Open Access

Application of DNA-based diagnostics in detection of schistosomal DNA in early infection and after drug treatment

Contributed equally
Parasites & Vectors20114:164

https://doi.org/10.1186/1756-3305-4-164

Received: 1 April 2011

Accepted: 24 August 2011

Published: 24 August 2011

Abstract

Background

Research is now focused on identification of sensitive and specific diagnostic tests for early identification of schistosomal infection and evaluation of chemotherapy in field situations in China.

Results

This study compared loop-mediated isothermal amplification (LAMP) with conventional PCR as DNA-based diagnostic techniques for the early detection of schistosomal DNA and the evaluation of chemotherapy. The results showed that both PCR and LAMP assays targeting a 301 base pair (bp) sequence of the highly repetitive retrotransposon, SjR2, amplified DNA from schistosomes but were unable to distinguish between schistosome species. LAMP and conventional PCR were shown to amplify the target sequence of the SjR2-pCR2.1 recombinant plasmid template with limits of detection of 10-4 ng and 10-2 ng, respectively, thus demonstrating the superior sensitivity of the LAMP method. Schistosoma japonicum DNA was detected in all serum samples obtained from the three experimental groups at 1 week post-infection by LAMP assay, while the rate of detection by conventional PCR ranged from 50% to 66%. The potential application of PCR and LAMP assays for the evaluation of artesunate and praziquantel chemotherapy was investigated. PCR was shown to be less sensitive for detection of schistosomal DNA in drug-treated rabbit sera than the LAMP method.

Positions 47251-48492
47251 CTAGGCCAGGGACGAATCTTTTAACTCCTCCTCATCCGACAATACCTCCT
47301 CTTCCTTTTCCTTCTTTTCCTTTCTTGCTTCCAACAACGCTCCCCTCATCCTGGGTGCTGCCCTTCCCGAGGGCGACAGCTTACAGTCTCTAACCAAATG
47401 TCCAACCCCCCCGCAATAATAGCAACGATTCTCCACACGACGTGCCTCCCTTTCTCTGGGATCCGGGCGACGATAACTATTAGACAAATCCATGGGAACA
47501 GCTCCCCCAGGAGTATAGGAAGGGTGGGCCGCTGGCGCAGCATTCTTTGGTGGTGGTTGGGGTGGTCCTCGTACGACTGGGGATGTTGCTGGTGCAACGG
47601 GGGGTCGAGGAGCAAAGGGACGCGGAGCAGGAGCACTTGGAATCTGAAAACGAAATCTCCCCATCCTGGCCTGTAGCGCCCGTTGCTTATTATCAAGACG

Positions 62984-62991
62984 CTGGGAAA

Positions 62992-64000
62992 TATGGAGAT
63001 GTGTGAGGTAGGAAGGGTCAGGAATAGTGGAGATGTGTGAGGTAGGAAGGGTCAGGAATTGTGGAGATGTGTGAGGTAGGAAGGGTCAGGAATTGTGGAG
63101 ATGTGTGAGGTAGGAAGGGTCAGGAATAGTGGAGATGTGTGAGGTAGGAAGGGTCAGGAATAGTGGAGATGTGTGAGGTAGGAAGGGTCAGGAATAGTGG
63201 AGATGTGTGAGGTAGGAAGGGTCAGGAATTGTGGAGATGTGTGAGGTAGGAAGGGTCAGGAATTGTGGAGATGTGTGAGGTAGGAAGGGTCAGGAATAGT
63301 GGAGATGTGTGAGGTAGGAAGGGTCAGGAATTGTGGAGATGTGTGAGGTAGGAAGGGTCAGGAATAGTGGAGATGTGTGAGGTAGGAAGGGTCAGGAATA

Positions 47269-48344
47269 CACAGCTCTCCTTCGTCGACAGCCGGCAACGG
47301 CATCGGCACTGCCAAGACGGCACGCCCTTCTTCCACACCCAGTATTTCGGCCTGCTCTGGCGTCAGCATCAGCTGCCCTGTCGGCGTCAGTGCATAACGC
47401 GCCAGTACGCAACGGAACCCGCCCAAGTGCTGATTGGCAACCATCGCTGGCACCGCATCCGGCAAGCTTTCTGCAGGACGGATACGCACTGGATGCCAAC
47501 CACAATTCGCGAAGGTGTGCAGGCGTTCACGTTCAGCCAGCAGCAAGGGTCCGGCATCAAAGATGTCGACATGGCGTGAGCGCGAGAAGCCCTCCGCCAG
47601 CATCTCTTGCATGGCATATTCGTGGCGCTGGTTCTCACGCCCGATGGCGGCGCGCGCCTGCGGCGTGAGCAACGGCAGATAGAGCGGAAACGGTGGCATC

Conclusions

The data presented here indicate that LAMP is suitable for the detection of early infection in the groups primarily infected with Schistosoma japonicum, such as migrants, travellers, military personnel and the younger age groups. However, it is less suitable for evaluation of the efficacy of chemotherapy in the early stages because of its high sensitivity.

Background

Schistosomiasis remains one of the most common parasitic diseases, afflicting more than 200 million people worldwide [1]. In China, Schistosoma japonicum is the only causative species of schistosomiasis, which leads to hepatic periportal fibrosis and portal hypertension due to the deposition of Schistosoma japonicum eggs in tissues[2]. The morbidity associated with schistosomiasis has been successfully controlled in China through chemotherapy. However, it is difficult to eliminate this disease completely in endemic areas and the epidemiologic situation persists at a low level both in prevalence and the intensity of infection. Furthermore, schistosomiasis is an emerging problem in non-endemic areas due to broader distribution of snails and increased immigration and tourism etc. [3, 4] In order to address this issue, research is now focused on identification of sensitive and specific diagnostic tests for early identification with Schistosoma japonicum and evaluation of chemotherapy in field situations in China.